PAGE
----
Because timely objection was not made, the "plain error" standard of review is to be applied. Fed.R.Crim.P. 30; United States v. Krasn, 614 F.2d 1229, 1235 (9th Cir. 1980). We are to decide whether it is plain error not to give a final "connecting up" instruction regarding the effect of a no-conspiracy finding upon hearsay testimony conditionally admitted under the coconspirator exception to the hearsay rule.
The appellant argues that before hearsay declarations go before the jury, the judge is required to make a determination on the record whether the government has sufficiently proved conspiracy and to rule on the ultimate admissibility of the testimony. Because of failure to do so, the jury was allowed to consider hearsay testimony.
Where hearsay testimony is conditionally introduced, we have required that the trial judge make the ultimate determination of whether a foundation has been established. United States v. Eubanks, 591 F.2d 513 (9th Cir. 1979); United States v. Weiner, 578 F.2d 757 (9th Cir.), cert. denied, 439 U.S. 981, 99 S.Ct. 568, 58 L.Ed.2d 651 (1978). Before the testimony will be allowed to go to the jury, the prosecution must show that (1) the declaration was in furtherance of the conspiracy, (2) it was made during the pendency of the conspiracy, and (3) there is independent proof of the existence of the conspiracy and of the connection of the declarant and the defendant to it. Weiner, 578 F.2d at 768.
The quantum of independent proof required for the third element of the foundation requirement is "sufficient, substantial evidence to establish a prima facie case." Weiner, 578 F.2d at 768. We have recently emphasized the importance of the first element in United States v. Fielding, 645 F.2d 719 (9th Cir. 1981), holding that mere descriptions of the conspiracy to a nonconspirator are not "in furtherance of" the conspiracy.
The trial judge may make a preliminary determination of admissibility or may admit the testimony conditionally, subject to "connecting up" with the foundation to be eventually laid by the prosecution. United States v. Zemek, 634 F.2d 1159, 1169 (9th Cir. 1980), cert. denied, 450 U.S. 916, 101 S.Ct. 1359, 67 L.Ed.2d 341 (1981) and --- U.S. ----, 101 S.Ct. 1525, 67 L.Ed.2d 821 (1981).
When there has been sufficient evidence to sustain a finding of conspiracy, we have held that giving an instruction like that given here not reversible error. We have called such an instruction "unduly generous." United States v. Miranda-Uriarte, 649 F.2d 1345, 1351 n.4, 1353 (9th Cir. 1981); United States v. Lutz, 621 F.2d 940, 946 n.2 (9th Cir.), cert. denied, 449 U.S. 859, 101 S.Ct. 160, 66 L.Ed.2d 75 (1980) and 449 U.S. 1093, 101 S.Ct. 890, 66 L.Ed.2d 822 (1980); United States v. Testa, 548 F.2d 847, 853 n.3 (9th Cir. 1977).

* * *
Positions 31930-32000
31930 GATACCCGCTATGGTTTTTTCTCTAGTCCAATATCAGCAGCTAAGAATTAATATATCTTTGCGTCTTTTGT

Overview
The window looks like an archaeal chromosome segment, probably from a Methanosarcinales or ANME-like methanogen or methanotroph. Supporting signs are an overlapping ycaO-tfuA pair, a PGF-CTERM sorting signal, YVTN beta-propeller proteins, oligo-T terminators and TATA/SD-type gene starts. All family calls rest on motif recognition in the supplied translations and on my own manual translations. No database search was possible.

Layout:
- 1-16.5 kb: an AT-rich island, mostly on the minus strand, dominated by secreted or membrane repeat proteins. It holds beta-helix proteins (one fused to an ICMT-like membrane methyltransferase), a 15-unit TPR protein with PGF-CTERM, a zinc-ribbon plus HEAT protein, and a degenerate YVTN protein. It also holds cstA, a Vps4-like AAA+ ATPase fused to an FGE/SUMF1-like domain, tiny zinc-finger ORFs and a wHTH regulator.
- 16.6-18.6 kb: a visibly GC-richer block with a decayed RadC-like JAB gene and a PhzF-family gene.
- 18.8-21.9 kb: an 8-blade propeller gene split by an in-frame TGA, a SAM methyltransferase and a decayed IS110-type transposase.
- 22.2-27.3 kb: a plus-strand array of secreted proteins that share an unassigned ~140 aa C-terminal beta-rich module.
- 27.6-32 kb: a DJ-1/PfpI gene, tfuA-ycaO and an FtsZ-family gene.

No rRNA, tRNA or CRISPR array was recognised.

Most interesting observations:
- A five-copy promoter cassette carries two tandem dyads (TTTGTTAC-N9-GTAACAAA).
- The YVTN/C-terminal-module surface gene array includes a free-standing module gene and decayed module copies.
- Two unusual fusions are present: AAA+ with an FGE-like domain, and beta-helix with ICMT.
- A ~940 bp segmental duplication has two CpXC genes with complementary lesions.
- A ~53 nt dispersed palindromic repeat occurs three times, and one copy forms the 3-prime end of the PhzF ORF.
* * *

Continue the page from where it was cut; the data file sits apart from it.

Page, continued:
It is generous when the judge finds sufficient evidence to take the conspiracy count to the jury. Though there is enough evidence to permit the admission of the coconspirator hearsay, the judge thereby imposes the further requirement that the jury find conspiracy beyond a reasonable doubt before considering the hearsay testimony. In this circumstance, whether the jury performs this mental gymnastic is of little consequence, since the coconspirator hearsay is properly admitted anyway.
But, when the instruction is given preliminary to the conditional admission of the testimony, and no more is said except that the judge finds no conspiracy, whether the jury then strikes the testimony from its consideration is crucial. The danger of its not doing so is that it may consider inadmissible hearsay.
In this situation (where conspiracy has been charged, testimony conditionally admitted with an instruction that the jury is not to consider it until conspiracy is found beyond a reasonable doubt, and a no-conspiracy finding is later made and the count dismissed) we believe greater caution should be used to assure that the jury adequately connects up the no-conspiracy finding with the previously admitted testimony. The jury should be instructed to ignore the specific items of testimony conditionally admitted.1
The question here, however, is whether the trial judge's failure to so instruct constituted plain error. We hold that it did not.
The conditionally admitted testimony largely described Gere's bleeding cash from the business, suggesting an intent to exploit the destruction of the inventory by presenting a false picture of its amount. But, this was not the only evidence of the cash sales nor was it the only evidence suggesting Gere was responsible for the arson. On these facts the district judge did not commit plain error.
B. Immune Witness Instruction